My art emerges from my quest to understand embodiment, what it is to live as a spiritual being contained within the limitations of human form. I have made public this intimate and often deeply vulnerable exploration of my own lived experience of self, life, body, birth and death. My work is an investigation of the origins and destinations of body and soul, as I attempt to deconstruct identity and place. Choosing to collect the corpses of animals and reverently bringing them home to dissect and retrieve their bones for my art is a powerful multidimensional experience. The red thread, on which each knot remembers a prayer I once made, is also a reminder of the absent blood vessels that once encased the dry bones. When I use it to bind the bones to my body, I am acknowledging the immortality of ancestry and my own mortality.

In this act, I am many of my selves: the curious child, who picked at the scabs on her knees fascinated by a glimpse beneath the crust to where life was rotting and rejuvenating simultaneously. I am the shaman, conjuring up healing, I am the woman seeking reconciliation with an aging body, I am the artist and my creativity is the alchemy that will rekindle new life from the marrow sleeping within dry bones. Is the memory of the missing flesh upon these animal bones, or the mythical creature whose skeleton I create with my imagination any less real or alive than the bones I believe are hidden beneath my flesh but I have never seen?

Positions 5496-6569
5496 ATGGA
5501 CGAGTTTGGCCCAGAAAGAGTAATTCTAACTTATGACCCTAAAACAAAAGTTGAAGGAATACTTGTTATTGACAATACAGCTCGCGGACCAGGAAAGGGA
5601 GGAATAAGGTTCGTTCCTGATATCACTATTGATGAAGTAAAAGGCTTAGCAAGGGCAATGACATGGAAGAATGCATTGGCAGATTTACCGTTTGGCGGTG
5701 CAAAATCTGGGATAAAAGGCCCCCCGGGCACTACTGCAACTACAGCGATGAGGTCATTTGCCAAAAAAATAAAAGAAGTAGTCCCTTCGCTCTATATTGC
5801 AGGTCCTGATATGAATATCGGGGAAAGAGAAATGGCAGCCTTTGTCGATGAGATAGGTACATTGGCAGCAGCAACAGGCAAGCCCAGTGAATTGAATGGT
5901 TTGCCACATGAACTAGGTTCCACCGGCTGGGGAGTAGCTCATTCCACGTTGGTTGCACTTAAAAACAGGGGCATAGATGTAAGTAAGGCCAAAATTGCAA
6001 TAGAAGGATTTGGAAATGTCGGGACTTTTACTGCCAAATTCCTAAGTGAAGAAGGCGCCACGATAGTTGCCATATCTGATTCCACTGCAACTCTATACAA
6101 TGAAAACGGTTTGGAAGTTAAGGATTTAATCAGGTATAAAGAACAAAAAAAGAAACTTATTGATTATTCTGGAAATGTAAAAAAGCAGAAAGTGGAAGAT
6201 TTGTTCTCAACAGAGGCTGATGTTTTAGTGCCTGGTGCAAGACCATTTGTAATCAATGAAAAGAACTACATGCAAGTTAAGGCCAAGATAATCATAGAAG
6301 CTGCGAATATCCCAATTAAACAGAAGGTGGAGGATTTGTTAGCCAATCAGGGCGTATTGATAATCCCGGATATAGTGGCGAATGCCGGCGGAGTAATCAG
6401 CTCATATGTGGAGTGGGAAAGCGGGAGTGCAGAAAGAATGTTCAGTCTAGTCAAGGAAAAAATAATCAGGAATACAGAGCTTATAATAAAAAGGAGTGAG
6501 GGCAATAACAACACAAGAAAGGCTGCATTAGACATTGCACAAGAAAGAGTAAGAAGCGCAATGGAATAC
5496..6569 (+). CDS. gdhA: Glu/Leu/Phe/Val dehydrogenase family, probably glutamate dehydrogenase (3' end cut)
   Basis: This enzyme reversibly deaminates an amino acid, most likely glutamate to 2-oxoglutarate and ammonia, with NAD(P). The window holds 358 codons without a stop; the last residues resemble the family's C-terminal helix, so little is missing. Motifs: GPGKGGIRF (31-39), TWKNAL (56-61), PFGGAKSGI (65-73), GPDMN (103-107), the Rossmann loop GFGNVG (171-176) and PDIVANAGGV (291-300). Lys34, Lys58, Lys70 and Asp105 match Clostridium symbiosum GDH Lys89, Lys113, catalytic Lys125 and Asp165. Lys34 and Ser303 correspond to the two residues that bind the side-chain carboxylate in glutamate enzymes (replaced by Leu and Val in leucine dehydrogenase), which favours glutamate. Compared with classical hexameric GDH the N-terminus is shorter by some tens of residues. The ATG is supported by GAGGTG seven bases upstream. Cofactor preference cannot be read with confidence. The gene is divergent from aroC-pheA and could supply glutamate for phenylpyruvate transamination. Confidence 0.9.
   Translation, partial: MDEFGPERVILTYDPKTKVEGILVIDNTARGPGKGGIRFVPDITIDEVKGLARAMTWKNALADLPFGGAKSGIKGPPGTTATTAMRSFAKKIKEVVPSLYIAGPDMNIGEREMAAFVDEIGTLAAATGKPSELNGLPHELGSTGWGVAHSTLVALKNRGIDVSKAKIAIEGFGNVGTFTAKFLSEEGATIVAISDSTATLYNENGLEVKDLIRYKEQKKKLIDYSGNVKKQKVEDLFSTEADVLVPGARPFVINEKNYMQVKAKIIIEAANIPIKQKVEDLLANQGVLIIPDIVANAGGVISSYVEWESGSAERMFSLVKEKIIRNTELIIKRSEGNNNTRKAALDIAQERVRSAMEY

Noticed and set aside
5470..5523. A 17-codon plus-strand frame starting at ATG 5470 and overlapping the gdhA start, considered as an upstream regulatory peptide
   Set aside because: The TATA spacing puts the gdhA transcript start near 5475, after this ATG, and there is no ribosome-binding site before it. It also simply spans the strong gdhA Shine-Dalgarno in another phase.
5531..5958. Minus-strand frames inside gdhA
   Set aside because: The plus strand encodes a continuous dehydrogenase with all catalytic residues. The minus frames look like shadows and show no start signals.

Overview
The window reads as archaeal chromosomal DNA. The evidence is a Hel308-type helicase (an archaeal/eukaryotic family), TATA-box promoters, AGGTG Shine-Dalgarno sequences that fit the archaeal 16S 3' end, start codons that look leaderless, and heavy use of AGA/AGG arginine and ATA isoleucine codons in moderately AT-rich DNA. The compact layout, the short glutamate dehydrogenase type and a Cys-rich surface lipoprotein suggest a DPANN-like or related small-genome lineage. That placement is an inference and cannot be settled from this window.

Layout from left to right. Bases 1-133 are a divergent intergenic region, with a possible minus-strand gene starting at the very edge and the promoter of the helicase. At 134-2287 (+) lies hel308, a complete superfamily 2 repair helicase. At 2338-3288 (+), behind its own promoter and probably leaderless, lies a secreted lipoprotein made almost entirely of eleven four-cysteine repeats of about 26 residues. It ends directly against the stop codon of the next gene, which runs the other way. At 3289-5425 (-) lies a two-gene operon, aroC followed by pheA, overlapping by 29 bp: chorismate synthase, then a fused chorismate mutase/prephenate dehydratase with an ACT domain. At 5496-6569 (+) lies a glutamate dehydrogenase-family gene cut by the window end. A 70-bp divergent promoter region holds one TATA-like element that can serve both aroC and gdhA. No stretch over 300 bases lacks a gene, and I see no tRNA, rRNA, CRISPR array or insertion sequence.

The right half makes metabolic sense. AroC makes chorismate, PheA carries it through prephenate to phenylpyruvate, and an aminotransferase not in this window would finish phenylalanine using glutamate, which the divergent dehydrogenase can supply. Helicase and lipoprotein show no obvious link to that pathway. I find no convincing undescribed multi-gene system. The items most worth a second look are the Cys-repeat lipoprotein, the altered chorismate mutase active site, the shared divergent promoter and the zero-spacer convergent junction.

This is a quantum exploration of the relationship between observation and imagination, perception and objectivity, consciousness and reality, matter and energy, place and self. At the heart of it all, my work is about focusing my awareness through the twin lenses of art and spiritual practice. It is an invitation to find the elusive intersection between the temporary fragility of human life and the ecstatic, infinite, immutability of the soul.

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